5 Ways to Detect Emotional Symptoms of Possible Drug Abuse

5 Ways to Detect Emotional Symptoms of Possible Drug Abuse

All drugs that can be abused have emotional side effects. People who suspect that a loved one or friend is into substance abuse often look for physical signs first, such as odd smells, dilated pupils, track marks or sinus issues. But the emotional signs of drug abuse can be just as telling. So how can you discern the difference between natural moods and emotional changes do to drug abuse? The key to pinpointing mood swings caused by drug abuse is to look for sudden, rather than gradual changes. Friends and family should keep an eye out for emotional symptoms such as the following:

  • Lack of concentration and memory problems – Psychoactive drugs directly affect the brain, often causing the mind to feel foggy and tired. Memory problems and short attention span are listed as side effects on a number of prescription drugs. Fixation with obtaining more of the drug and getting high can also cause people to stop focusing on school, work and other responsibilities.
  • Secretiveness – Discomfort, deception and defensiveness are just a few of the reactions drug users display in order to hide their involvement with drugs. Users may demonstrate irritability or anger when their privacy is violated.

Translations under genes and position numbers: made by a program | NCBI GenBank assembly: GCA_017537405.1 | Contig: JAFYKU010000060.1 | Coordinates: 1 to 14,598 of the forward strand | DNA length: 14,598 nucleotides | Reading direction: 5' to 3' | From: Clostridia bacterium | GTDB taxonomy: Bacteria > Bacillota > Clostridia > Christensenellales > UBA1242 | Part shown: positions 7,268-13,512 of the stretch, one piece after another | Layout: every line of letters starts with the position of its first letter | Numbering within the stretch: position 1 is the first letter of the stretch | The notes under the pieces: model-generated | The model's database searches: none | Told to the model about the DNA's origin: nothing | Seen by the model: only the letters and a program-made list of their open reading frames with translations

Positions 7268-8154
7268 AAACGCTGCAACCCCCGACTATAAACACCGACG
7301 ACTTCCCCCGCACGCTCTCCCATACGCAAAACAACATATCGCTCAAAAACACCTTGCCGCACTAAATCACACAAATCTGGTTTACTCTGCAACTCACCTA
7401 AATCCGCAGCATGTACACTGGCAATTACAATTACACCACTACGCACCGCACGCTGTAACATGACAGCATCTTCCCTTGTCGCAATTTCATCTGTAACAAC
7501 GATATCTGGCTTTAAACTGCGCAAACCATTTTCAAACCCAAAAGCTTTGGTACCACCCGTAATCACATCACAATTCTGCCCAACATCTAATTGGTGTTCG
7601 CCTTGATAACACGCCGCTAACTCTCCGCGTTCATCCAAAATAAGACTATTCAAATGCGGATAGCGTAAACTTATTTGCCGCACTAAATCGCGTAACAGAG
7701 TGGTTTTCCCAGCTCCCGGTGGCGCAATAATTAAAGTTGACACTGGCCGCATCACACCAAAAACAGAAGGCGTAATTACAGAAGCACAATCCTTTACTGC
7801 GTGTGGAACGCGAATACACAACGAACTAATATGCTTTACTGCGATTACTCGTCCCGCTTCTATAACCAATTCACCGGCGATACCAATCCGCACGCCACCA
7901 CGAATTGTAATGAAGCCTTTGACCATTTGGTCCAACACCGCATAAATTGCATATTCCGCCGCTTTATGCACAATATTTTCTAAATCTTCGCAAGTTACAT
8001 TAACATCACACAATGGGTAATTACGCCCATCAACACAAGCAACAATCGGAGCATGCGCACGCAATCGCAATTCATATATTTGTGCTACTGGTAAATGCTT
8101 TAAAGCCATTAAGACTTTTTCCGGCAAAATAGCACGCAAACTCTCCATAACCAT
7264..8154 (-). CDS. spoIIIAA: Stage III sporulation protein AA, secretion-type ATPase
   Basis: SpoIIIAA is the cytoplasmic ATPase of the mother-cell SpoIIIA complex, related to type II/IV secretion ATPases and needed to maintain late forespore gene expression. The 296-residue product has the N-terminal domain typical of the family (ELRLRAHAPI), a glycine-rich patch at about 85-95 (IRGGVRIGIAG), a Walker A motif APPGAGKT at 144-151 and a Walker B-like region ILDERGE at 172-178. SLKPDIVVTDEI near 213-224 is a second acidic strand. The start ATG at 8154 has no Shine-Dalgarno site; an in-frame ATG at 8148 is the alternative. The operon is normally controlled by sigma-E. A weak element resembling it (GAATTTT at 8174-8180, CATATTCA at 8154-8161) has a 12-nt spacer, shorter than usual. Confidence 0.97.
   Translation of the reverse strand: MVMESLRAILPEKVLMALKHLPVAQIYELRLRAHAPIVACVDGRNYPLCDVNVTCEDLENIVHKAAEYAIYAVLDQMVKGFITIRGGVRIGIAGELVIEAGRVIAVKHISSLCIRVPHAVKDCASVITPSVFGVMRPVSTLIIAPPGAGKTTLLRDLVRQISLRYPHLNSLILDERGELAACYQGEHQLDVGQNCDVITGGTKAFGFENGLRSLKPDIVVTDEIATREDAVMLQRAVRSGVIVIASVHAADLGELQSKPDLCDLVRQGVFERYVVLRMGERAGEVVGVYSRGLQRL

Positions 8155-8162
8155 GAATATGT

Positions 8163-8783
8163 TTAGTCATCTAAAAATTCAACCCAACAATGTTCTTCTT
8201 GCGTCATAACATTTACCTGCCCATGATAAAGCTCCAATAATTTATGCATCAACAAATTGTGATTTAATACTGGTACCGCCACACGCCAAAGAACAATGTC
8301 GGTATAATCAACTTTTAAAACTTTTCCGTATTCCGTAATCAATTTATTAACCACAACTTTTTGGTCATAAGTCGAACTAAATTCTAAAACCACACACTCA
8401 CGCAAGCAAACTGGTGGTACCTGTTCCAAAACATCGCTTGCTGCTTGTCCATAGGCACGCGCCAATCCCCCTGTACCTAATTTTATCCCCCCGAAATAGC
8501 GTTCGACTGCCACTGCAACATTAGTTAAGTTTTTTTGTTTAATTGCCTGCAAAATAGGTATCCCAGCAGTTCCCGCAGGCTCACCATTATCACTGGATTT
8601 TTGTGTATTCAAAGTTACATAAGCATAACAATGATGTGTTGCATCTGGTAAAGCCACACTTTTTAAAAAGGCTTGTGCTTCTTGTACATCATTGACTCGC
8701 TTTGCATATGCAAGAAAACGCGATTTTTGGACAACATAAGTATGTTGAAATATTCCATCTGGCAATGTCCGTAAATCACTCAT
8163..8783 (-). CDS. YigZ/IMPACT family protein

• Signs of anxiety – Restlessness and insomnia are signs of anxiety, and can also be physical side effects of the drug abuse itself.
  • Signs of depression – Sadness, hopelessness, emotional numbness and lack of motivation can all point to drug abuse. The depression may not necessarily result from the drug abuse, but it could have been a factor that led to it and is exacerbated by it.
  • Sudden changes in social life – Suddenly dropping friends and finding new ones, losing interest in social activities, acting reclusive or getting into trouble can be signs of drug abuse.

Many signs of drug abuse and addiction can have other explanations. While it is important to get all the information you can before jumping to conclusions, you also do not want to let patterns of suspicious behavior go unaddressed.

People who abuse drugs face psychological issues that can grow more and more serious with long-term abuse and addiction. Substance abuse takes an emotional, physical and financial toll. Confronting a loved one at the first distinct signs of drug abuse can help save him or her years of difficulties, challenges and heartache.

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